Boulder City residents will soon determine whether the city can spend up to $1 million per year indefinitely from the capital improvement fund to improve city facilities.
The question, the lone one on this year’s ballot, is similar to a 2006 ballot question that asked voters whether the city could spend up to $500,000 per year for three years from the capital improvement fund to repair city facilities.
That question passed by a 4,129-2,499 vote. The funds were used to remodel several City Hall offices, refurbish the outside of the building, and provided new roofs for several city buildings among other repairs.
All expenditures from the capital improvement fund must be made with voter approval, as per the city charter.
“There have been so many capital needs that had been delayed or ignored when there was a downturn in the economy,” City Clerk Lorene Krumm said. “There was no way that we had the funds to be able to catch up and complete the capital projects just with money from the general fund or utility fund.”
The city now pays for its portion of the third intake pipe at Lake Mead through the capital improvement fund. Though the loan is expected to be paid off by fiscal 2017, the tied-up funds have made it difficult to address other needs.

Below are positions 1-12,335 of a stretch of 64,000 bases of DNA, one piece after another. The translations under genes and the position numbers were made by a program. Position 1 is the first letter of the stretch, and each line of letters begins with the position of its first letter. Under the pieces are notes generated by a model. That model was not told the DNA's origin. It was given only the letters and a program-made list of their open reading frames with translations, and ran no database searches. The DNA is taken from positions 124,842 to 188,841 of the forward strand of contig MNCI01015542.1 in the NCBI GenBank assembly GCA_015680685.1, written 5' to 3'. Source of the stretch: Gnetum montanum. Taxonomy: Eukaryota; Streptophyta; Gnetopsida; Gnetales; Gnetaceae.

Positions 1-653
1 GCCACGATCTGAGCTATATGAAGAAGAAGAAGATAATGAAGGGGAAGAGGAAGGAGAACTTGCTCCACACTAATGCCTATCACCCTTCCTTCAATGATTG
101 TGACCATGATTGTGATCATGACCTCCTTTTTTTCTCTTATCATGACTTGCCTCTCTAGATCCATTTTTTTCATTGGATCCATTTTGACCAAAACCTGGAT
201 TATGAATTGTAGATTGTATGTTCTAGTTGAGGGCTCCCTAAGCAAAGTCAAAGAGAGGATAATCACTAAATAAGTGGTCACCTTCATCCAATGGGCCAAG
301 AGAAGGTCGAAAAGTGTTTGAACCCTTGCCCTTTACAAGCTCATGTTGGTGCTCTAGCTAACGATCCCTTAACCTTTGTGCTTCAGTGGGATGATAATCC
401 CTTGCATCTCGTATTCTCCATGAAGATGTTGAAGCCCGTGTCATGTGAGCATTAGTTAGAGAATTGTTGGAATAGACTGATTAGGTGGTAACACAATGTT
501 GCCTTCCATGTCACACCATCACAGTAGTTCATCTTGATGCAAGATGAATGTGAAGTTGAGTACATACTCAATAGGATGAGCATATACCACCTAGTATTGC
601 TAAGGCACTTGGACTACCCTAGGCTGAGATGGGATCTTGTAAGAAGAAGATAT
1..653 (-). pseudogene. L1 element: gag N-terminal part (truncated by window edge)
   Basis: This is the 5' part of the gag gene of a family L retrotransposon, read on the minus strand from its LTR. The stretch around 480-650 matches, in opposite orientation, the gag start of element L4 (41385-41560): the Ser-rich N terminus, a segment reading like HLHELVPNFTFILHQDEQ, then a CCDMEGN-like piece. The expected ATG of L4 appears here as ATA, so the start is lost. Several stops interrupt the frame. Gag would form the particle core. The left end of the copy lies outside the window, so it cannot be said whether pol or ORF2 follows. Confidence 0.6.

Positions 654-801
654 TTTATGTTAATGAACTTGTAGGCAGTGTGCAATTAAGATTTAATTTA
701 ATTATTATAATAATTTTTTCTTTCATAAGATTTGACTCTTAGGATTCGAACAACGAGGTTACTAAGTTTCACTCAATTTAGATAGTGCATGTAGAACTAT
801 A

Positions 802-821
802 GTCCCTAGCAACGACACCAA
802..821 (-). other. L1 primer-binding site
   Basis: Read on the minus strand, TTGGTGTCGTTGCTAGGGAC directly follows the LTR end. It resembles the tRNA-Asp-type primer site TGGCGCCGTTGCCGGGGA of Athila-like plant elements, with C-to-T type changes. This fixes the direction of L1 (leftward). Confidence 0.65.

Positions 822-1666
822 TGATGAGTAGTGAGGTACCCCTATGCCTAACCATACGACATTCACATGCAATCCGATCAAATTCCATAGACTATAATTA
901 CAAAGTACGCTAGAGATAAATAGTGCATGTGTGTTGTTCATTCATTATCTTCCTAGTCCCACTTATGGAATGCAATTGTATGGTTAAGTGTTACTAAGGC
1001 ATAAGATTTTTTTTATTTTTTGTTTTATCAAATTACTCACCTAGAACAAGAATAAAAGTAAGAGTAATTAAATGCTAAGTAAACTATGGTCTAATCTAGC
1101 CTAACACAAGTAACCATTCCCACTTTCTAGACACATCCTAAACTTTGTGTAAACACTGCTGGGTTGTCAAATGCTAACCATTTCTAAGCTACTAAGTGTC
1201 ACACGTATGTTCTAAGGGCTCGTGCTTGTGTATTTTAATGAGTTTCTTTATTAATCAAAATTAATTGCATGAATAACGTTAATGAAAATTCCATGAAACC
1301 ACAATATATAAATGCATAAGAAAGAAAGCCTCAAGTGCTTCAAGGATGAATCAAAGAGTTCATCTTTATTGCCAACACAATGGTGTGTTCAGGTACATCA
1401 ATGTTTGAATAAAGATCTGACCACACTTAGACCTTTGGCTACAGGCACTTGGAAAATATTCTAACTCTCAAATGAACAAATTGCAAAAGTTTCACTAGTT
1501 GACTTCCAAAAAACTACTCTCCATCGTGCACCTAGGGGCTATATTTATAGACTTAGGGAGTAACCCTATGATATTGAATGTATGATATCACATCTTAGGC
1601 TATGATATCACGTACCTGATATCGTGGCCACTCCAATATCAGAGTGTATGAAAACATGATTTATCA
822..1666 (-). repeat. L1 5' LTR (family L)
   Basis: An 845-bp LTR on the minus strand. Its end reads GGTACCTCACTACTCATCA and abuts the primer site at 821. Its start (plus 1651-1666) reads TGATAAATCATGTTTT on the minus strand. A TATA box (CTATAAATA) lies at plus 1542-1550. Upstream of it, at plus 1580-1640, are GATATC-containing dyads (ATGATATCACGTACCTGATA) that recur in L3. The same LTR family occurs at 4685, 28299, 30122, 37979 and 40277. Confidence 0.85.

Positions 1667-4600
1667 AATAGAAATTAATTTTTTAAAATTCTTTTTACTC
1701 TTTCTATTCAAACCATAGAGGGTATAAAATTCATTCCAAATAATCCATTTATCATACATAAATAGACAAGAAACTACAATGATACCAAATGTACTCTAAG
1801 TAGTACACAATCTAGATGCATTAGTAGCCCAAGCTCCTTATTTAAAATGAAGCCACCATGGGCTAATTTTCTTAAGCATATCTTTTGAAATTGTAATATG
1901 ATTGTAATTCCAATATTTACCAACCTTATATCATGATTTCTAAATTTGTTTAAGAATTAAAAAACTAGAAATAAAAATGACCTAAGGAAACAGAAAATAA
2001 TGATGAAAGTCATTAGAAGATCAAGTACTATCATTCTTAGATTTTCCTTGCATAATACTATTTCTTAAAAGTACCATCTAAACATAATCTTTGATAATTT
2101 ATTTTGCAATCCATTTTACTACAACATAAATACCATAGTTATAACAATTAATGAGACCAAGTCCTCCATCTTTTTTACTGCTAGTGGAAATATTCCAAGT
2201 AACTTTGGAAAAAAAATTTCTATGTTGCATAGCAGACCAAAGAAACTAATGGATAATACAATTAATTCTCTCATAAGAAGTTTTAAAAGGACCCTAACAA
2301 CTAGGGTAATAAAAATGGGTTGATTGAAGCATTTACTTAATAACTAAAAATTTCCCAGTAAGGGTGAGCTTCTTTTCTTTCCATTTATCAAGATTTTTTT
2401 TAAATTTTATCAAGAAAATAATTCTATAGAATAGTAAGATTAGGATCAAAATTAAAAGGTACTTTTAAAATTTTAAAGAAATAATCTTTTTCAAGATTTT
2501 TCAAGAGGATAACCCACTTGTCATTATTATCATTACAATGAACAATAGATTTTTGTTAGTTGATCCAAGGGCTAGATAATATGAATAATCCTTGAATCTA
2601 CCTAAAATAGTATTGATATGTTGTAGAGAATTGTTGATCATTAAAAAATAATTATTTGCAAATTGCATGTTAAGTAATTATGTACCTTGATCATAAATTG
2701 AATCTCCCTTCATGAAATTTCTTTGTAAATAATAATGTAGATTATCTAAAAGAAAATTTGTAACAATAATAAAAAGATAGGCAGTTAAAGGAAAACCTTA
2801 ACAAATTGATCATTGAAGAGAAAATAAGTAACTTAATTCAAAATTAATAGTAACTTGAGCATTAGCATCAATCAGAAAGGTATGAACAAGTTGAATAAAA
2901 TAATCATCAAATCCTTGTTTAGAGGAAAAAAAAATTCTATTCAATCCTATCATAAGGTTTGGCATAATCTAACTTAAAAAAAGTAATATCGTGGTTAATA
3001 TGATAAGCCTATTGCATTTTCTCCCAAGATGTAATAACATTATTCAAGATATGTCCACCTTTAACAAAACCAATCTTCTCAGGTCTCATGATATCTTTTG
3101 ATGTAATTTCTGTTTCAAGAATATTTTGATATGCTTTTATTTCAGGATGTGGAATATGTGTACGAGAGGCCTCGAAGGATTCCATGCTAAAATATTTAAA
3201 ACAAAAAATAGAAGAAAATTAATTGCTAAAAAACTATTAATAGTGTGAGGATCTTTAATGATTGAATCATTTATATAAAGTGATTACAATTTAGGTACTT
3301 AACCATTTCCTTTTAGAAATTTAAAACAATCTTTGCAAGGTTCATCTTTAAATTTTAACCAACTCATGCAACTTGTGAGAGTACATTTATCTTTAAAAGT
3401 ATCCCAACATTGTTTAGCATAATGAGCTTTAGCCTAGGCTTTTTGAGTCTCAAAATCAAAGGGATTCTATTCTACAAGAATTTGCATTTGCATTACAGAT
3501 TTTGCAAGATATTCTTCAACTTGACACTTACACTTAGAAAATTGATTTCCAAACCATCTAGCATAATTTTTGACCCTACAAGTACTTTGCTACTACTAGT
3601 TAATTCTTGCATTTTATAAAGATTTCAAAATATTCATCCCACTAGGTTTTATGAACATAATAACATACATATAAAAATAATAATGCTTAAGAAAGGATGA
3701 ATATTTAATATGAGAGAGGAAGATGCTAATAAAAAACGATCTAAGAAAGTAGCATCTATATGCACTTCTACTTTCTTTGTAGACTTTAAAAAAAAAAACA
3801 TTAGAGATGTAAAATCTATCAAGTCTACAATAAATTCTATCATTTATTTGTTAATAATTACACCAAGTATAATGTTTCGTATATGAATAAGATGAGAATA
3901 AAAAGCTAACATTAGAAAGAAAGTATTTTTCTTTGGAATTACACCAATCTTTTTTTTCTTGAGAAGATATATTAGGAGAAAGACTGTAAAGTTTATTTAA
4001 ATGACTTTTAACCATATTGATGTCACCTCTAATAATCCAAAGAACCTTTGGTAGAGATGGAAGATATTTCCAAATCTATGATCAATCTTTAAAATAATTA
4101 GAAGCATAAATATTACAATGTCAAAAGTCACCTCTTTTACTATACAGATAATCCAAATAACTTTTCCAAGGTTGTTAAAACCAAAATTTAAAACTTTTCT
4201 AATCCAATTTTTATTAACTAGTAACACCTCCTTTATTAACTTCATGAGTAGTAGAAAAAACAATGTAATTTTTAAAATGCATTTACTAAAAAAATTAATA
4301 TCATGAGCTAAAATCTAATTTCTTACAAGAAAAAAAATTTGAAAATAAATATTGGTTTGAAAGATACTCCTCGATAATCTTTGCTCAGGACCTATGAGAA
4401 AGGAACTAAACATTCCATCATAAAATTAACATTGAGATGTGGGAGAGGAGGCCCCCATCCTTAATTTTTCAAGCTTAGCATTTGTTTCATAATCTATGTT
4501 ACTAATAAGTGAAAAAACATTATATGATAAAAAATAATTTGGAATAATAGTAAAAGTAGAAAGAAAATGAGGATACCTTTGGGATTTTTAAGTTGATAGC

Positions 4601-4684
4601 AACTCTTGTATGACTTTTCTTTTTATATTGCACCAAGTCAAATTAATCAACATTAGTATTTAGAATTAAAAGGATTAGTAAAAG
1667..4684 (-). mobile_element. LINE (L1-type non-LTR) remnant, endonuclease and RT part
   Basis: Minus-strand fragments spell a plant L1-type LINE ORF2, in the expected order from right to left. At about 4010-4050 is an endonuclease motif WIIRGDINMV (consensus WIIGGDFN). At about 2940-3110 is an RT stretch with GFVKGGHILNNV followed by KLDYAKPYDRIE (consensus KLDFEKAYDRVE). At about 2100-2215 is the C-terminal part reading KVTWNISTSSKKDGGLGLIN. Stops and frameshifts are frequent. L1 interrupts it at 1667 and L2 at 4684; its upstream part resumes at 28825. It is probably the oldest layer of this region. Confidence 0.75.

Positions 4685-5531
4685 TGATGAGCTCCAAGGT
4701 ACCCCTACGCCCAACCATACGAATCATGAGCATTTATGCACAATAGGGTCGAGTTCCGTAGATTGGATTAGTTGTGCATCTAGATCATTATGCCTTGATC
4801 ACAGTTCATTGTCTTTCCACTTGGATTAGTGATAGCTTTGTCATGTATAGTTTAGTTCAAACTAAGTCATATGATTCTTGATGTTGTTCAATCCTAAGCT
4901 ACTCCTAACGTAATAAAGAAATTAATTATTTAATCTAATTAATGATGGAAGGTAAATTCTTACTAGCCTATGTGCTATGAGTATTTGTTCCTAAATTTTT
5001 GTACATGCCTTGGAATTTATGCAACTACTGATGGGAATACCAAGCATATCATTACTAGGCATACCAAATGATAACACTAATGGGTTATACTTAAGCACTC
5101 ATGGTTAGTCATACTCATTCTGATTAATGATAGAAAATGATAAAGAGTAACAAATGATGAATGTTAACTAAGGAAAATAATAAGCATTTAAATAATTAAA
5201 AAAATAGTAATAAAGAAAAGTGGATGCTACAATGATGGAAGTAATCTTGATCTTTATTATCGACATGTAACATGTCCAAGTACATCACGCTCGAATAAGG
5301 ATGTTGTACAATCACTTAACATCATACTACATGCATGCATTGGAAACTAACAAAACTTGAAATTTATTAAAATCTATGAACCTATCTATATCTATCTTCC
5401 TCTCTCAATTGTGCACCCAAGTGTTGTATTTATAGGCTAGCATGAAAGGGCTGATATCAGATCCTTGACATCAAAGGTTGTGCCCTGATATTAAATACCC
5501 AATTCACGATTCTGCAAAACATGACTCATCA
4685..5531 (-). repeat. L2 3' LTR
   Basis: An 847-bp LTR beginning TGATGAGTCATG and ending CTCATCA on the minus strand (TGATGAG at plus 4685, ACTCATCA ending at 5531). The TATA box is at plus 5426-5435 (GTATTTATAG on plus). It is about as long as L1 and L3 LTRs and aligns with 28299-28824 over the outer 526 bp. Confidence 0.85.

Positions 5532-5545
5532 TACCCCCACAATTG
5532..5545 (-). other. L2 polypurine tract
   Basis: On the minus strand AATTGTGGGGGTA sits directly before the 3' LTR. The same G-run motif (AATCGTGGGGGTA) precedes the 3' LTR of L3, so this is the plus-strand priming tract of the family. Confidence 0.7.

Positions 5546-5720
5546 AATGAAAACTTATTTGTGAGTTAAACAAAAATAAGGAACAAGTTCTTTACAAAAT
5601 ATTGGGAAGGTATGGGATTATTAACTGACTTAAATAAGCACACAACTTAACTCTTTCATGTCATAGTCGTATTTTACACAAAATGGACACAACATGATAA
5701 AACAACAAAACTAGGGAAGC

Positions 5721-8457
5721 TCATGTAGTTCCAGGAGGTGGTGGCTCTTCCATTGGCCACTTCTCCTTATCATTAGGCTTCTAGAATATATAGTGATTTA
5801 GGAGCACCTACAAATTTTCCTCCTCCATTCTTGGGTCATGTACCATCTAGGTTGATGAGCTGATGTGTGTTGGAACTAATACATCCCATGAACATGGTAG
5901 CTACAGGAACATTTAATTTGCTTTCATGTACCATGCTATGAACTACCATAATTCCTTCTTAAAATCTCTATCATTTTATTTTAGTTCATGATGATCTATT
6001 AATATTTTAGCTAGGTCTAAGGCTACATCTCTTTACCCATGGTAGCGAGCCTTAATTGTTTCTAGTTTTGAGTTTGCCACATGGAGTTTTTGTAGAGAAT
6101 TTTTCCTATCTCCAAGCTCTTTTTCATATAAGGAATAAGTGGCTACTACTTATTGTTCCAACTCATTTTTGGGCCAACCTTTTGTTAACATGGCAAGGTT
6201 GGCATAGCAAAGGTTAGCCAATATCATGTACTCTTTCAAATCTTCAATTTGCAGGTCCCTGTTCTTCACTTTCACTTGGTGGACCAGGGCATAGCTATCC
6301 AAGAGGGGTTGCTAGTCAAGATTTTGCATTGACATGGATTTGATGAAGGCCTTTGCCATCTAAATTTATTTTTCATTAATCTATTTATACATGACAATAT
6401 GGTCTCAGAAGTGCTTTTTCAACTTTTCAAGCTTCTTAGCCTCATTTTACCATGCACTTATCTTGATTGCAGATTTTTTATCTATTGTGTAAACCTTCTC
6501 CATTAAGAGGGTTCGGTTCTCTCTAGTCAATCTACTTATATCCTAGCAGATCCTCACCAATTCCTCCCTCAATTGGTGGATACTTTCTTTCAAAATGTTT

“We really haven’t had any money in that fund for several years,” Krumm said.
Twenty percent of solar lease revenue and 100 percent of land sales make up the capital improvement fund. In the November election, voters approved two ballot questions that also would help improve the city’s electrical infrastructure.
One question authorized the city to spend as much as $500,000 per year from the capital improvement fund to repair the city’s outdated electrical infrastructure. The money will be spent for the next seven years, as per the ballot question.
Improvements and repairs for city facilities will cost $34.4 million, including the possibility of a new $18 million aquatic center, according to staff reports.
Councilman Cam Walker has championed building a new pool since he came into office in 2009. He said the city can start borrowing against its revenue stream now that the debt is being paid off and a fourth source of solar lease revenue is in the works.
“The City Council has shown that we have paid down all the debt, and now that we have it under control, it’s time to look at some of the things we can provide our community,” Walker said. “We don’t want to grow our government, we want to improve our quality of life in Boulder City.”
Walker said a ballot question that would authorize the city to borrow up to $18 million for a new pool would be on the ballot no later than 2017.
Contact reporter Steven Slivka at firstname.lastname@example.org or at 702-586-9401. Follow @StevenSlivka on Twitter.